The cocky kid who graduated from high school in 1976 would never have learned all this if he’d kept to the few meager tidbits of knowledge that were taught to him in school. The person I am now, with the opinions and beliefs I hold, are the result of over two decades of study; and if there’s one thing I’ve learned it is that if you want to know the truth you have to first admit to yourself that everything you’ve been taught has been a lie. After that it’s just a matter of seeking out the truth and applying those truths to your beliefs.
They say a journey of a thousand miles begins with a single step. That first step is the biggest; if you can take that, then you’re already halfway home. All you have to do is apply what you learn and if enough people do that, then maybe we could stop fighting each other and stand united by raising our middle finger to good ole Uncle Sam; telling him we’ve had enough of his bullshit and want our liberty back.
But, until that happens, and that’s even assuming it does, we’re all free range slaves who go to the polls every couple of years and vote in a new crop of slave masters. Our founders fought a war to free themselves from the rule of a tyrant, hoping that we’d have the courage to maintain the liberty they had fought so hard to obtain.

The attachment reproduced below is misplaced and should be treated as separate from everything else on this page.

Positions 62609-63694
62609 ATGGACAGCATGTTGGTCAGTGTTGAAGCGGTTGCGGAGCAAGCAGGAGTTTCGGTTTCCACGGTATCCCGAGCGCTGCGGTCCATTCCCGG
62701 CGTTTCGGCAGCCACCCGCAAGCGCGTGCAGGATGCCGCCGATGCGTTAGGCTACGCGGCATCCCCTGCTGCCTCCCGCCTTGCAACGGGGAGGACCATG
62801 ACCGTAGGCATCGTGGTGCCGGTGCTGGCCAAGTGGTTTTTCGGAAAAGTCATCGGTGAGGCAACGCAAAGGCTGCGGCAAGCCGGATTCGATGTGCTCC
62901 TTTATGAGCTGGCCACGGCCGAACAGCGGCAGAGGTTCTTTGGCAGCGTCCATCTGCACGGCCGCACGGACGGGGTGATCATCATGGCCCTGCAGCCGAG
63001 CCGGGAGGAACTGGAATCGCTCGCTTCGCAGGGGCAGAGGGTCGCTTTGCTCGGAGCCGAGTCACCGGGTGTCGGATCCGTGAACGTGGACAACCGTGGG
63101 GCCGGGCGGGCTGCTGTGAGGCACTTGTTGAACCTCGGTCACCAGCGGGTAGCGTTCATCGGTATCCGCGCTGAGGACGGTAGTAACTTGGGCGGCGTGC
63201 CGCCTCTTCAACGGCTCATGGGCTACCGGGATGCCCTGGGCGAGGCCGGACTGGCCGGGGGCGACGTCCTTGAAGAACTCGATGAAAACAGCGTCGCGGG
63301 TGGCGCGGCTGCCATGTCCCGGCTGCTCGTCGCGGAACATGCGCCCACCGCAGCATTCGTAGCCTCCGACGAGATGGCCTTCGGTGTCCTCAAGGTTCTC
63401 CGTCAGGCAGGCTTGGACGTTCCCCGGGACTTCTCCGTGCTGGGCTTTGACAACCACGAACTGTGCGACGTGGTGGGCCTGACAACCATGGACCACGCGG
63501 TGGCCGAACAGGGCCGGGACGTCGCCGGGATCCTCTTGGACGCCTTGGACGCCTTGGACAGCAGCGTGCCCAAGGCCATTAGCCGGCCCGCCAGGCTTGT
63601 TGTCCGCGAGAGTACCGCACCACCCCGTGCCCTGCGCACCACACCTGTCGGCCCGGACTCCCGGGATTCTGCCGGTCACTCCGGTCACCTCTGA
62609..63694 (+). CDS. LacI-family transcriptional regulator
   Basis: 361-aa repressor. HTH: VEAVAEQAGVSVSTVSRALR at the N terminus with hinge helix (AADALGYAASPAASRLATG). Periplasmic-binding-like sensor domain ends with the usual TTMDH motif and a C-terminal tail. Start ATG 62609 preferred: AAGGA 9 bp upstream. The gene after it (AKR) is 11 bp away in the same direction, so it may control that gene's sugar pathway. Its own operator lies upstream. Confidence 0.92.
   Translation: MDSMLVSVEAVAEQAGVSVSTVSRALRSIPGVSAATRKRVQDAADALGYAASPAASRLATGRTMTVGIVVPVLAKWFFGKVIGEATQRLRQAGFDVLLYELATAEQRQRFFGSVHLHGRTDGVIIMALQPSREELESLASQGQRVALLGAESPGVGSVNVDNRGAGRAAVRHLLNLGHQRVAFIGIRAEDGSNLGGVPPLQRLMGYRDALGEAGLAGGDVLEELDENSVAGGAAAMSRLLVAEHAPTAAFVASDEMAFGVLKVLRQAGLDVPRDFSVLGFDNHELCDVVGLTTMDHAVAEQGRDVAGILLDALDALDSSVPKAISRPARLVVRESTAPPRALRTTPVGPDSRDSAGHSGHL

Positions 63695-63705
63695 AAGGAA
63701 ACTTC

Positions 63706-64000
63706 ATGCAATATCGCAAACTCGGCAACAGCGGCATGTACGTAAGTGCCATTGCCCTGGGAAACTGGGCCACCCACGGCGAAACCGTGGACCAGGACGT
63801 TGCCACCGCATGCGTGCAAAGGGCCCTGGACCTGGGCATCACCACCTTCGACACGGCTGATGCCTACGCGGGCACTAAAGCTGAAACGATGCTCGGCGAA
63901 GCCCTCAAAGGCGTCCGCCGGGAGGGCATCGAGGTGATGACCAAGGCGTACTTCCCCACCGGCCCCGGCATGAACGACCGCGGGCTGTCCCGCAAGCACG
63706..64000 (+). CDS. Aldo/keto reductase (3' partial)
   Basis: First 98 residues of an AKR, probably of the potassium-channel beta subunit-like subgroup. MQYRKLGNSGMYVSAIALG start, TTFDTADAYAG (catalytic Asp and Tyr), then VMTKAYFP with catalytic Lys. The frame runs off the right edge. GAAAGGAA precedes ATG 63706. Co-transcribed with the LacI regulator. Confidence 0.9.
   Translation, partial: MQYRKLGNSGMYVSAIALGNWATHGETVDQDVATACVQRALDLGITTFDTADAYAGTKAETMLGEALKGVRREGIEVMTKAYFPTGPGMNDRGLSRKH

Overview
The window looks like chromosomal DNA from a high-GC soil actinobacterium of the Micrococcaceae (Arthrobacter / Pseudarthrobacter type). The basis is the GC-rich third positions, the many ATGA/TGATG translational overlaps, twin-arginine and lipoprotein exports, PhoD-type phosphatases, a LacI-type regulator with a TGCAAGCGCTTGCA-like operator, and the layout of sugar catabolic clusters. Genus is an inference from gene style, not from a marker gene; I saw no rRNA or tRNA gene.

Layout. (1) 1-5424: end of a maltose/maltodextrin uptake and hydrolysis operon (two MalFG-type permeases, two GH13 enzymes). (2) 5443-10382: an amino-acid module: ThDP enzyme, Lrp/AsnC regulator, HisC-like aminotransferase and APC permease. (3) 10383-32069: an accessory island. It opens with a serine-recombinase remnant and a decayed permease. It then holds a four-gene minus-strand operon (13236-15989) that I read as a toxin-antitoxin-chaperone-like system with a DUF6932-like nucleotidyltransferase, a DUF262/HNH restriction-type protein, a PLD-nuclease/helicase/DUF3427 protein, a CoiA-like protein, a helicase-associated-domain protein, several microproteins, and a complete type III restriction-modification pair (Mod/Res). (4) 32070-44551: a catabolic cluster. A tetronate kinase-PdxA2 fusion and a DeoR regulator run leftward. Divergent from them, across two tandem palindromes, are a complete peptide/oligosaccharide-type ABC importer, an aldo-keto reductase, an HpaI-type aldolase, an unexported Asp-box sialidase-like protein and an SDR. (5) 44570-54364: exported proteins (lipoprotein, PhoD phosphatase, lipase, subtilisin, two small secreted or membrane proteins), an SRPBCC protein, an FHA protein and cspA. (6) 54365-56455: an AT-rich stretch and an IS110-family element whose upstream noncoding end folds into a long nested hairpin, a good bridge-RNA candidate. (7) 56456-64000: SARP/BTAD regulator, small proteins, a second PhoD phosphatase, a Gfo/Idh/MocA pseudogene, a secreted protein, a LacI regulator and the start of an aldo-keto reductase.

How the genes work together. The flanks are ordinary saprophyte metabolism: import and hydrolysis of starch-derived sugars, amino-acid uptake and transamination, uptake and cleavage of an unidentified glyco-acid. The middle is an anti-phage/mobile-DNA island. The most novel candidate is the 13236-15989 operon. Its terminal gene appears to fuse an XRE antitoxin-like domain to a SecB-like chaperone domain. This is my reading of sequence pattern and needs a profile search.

You owe it to them, and to your posterity, to pull your heads out of the sand and learn the truth about your system of government. If you can’t then one day your grandchildren will be sitting on your knee asking you why they have no freedom. How are you going to answer them?
I know what I’ll say, “Well sonny, I tried waking the people up but they were more concerned with who was going to the Super Bowl or who would win The Voice to pay attention to how they were being screwed by their government. The people craved comfort and security more than they did their liberty, so it slipped through their fingers until it was all gone.”
The only thing that can free you is the truth; not what some shyster educators, politicians, or journalists tell you is the truth, but what you find from historical documents from those who were alive when our country gained its independence, and when it lost it to a system of their own creation.
The choice is yours, I’ve said about all I could possibly say on the subject and am tired of repeating myself. All I know is that there are a whole lot more pieces of the puzzle out there to discover, and I’d rather spend my time looking for them than wasting them on people who don’t care.
So don’t be surprised if you don’t hear from me for awhile, I’ve got some history to go dig up…